Compromised landing page allows unauthorized collection of credit card information.
A holiday weekend will prove more memorial for some visitors to several ecommerce sites. Customers wishing to purchase athletic gear or sign up for a competition risked having their credit card information collected by an unauthorized third party.
Detecting the infection
In the United States, Memorial Day signals the start of summer and the three-day holiday weekend kicks off with numerous large-scale promotions and sales campaigns pitching outdoor-related goods and services. Consequently, the digital advertising ecosystem usually experiences a jump in campaigns to drive traffic to ecommerce sites—a ripe opportunity to leverage.
Diagnosing the financial headache
It’s likely the bad actor penetrated the content management system (CMS) or website theme template in order to ensure the code executed on all pages, especially the payment landing page.
This code collects a range of financial and personally identifiable information (PII) including billing name, address, email, telephone number, credit card number, expiration date, and CVV.
The information is then sent to another server unassociated with the ecommerce site owner. The host of the angular domain and the web service that collects the credit card information are owned by the same entity, whose host server is in Germany and registered to someone in Florida.
Assessing the health of the ecommerce site
The ecommerce site operators removed the code from there sites late on Tuesday, May 31. Frankly, the damage was already done.
During a strong promotional period, several small- to medium- sized ecommerce sites did not realize their expected traffic. Due to the malicious nature of the landing page associated with these campaigns, The Media Trust alerted our ad tech clients to block the serving of the ads. In one instance, seven different creative supporting more than 200 ad impressions did not execute. In addition, one of the campaigns promoted an event with an expiration date of Wednesday, June 1.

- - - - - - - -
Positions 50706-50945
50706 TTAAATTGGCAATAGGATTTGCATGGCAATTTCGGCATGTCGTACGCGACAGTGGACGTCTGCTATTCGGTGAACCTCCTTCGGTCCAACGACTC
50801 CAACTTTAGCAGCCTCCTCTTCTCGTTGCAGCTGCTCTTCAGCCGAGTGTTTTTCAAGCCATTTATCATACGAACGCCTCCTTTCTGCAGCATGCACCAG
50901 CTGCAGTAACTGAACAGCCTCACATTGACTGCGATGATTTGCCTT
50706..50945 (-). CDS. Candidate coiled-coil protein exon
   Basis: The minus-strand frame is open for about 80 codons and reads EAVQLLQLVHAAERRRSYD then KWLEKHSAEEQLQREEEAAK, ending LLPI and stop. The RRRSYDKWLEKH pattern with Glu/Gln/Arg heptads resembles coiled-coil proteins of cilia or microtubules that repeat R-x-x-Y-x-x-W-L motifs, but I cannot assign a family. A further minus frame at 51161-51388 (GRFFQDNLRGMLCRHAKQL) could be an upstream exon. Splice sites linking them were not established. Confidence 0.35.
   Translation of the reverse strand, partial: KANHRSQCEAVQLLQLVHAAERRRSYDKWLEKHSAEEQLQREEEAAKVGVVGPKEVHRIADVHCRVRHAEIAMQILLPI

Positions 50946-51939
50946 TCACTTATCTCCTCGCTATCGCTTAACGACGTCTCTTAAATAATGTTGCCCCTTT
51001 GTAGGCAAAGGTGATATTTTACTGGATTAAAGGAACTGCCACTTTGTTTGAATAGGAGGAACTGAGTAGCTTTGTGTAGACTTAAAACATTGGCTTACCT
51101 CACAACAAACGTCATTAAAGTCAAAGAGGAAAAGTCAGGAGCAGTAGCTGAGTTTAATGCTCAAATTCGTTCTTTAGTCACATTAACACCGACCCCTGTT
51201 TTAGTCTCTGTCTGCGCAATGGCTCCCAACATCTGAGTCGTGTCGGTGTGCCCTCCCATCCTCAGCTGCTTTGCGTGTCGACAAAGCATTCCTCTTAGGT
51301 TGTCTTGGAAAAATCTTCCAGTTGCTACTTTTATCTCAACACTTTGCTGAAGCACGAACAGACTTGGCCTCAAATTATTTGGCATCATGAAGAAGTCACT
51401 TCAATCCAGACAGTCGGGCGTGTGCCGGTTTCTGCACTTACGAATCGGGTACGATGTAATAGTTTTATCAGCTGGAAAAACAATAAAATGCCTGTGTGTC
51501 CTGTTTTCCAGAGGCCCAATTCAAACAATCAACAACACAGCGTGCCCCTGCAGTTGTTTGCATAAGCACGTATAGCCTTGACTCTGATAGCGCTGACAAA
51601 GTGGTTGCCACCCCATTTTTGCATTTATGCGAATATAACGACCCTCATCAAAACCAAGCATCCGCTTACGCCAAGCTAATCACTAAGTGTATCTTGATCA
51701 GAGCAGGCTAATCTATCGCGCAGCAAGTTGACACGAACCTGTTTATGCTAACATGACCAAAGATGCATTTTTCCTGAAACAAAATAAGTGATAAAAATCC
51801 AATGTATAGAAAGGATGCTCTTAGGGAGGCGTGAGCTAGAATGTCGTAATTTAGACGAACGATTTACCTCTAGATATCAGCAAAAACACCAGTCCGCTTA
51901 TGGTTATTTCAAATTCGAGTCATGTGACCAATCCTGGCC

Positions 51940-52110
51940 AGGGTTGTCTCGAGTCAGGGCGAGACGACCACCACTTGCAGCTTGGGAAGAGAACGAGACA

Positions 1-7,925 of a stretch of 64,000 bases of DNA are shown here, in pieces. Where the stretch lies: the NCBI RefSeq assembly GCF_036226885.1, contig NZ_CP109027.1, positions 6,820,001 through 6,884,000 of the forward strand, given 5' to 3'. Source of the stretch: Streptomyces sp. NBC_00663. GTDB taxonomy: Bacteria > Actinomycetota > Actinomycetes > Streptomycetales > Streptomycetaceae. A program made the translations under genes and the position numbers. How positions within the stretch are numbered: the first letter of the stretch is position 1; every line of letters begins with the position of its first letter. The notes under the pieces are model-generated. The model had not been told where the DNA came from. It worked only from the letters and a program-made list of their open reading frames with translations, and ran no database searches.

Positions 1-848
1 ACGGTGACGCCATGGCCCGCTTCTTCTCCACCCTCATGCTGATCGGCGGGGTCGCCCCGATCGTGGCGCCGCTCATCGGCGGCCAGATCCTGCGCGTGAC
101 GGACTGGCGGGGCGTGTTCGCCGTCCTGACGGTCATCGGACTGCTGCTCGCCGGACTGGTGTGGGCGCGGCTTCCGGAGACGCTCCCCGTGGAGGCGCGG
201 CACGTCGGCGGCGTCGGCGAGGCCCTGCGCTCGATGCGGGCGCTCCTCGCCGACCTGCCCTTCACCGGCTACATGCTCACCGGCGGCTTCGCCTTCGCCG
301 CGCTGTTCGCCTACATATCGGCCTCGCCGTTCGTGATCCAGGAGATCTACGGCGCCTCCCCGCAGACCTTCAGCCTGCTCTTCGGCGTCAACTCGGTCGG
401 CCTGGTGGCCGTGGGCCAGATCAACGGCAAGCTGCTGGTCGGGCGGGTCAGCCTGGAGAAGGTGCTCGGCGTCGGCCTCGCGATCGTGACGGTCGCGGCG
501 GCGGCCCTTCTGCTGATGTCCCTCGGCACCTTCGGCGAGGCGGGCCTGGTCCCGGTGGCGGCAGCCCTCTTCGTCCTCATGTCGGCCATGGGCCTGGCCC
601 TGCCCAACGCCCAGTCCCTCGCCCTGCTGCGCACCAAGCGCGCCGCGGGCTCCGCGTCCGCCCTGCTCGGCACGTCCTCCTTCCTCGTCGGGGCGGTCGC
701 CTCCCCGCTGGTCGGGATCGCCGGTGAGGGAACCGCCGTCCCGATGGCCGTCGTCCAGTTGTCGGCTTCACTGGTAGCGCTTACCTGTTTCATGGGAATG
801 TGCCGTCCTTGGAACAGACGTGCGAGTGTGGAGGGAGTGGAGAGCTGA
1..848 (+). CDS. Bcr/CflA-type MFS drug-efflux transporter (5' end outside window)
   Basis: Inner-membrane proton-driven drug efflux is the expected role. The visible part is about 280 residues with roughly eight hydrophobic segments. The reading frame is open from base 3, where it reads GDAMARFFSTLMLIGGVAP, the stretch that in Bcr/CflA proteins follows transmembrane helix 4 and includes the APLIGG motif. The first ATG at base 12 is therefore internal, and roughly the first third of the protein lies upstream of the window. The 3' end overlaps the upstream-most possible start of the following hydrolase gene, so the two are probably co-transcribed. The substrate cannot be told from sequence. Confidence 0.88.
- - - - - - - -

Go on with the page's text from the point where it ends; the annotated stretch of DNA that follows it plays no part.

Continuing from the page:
Prescribing the cure
The Internet can be a scary place, full of bad actors looking to make a quick buck by preying on the good nature of others—consumers and website properties alike. Holiday periods are when the online ecosystem experiences a surge in attacks, and no business or organization is immune.
The lesson learned is that brand and corporate websites are just as vulnerable to attack as ad content. And, ecommerce is especially vulnerable due to the direct impact to revenue.
The best defense is to be on constant alert, a security posture that is difficult for most to assume. That’s why many firms leave it up to the experts to continually scan their online and mobile ecosystem. Continuous website monitoring will alert you to an anomalous or unexpected behavior of third-party vendors and first-party, website operator code. Upon detection, these issues can be immediately resolved thereby keeping your ecommerce operation alive and kicking.